Intel is expected to return to the HEDT market this year with the chiplet based 4th Gen Xeon “Sapphire Rapids-X” processors. As per earlier rumors, the chipmaker would launch its first modular HEDT CPUs in the second half of 2022, and target AMD’s 3rd Gen Threadripper lineup. If info from Prohardver (generally, very accurate) is to be believed, then the launch has been pushed to the second half of 2022.
The launch calenders of OEMs have changed the launch date of Sapphire Rapids-X from Q2 2022 to just “2022”, much like the Arc graphics cards. Given how the Sapphire Rapids-SP (hard) launch has been pushed to the second half of 2022, it’d be fair to assume that the HEDT parts won’t be coming anytime before that.
In addition to this, there’s evidence that indicates that Intel will only attack the higher-end (32 core and 64 core) Ryzen Threadrippers, with the low and entry-level segment left to AMD’s Ryzen 9 and 16-core Threadrippers. This largely boils down to Sapphire’s poor scaling at lower core counts. The W790 chipset which features an eight-channel memory controller requires all four chiplets to be enabled to function normally unlike AMD’s design which is independent of the dies.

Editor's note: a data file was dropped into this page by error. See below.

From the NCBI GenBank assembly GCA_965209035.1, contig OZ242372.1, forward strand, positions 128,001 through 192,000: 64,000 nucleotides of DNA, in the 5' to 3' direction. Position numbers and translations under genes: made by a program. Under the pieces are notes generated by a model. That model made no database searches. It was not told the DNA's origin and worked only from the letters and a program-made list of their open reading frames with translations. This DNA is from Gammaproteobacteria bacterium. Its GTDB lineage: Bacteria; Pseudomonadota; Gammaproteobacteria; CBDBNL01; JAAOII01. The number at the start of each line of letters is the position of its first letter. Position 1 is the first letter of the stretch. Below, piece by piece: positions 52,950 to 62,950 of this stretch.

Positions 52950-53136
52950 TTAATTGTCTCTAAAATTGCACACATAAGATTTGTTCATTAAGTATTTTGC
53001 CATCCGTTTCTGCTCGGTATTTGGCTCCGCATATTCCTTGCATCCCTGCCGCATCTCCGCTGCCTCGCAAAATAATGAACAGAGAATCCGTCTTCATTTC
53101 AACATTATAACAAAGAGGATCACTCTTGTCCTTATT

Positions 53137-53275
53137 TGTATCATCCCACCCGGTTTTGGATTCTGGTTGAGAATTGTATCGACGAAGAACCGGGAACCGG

Furthermore, Intel’s EMIB interconnect albeit more efficient than AMD’s substrate is not economically feasible for sub-$1,500 SKUs. At around $4,000-5,000 where the 64 core Threadrippers sell, it’s an excellent solution, but for 16 core designs, it’s technically and economically not feasible. This means that Intel will most likely attack the higher-end Threadripper PRO lineup, and possibly release a monolithic chip for the lower-end, if at all.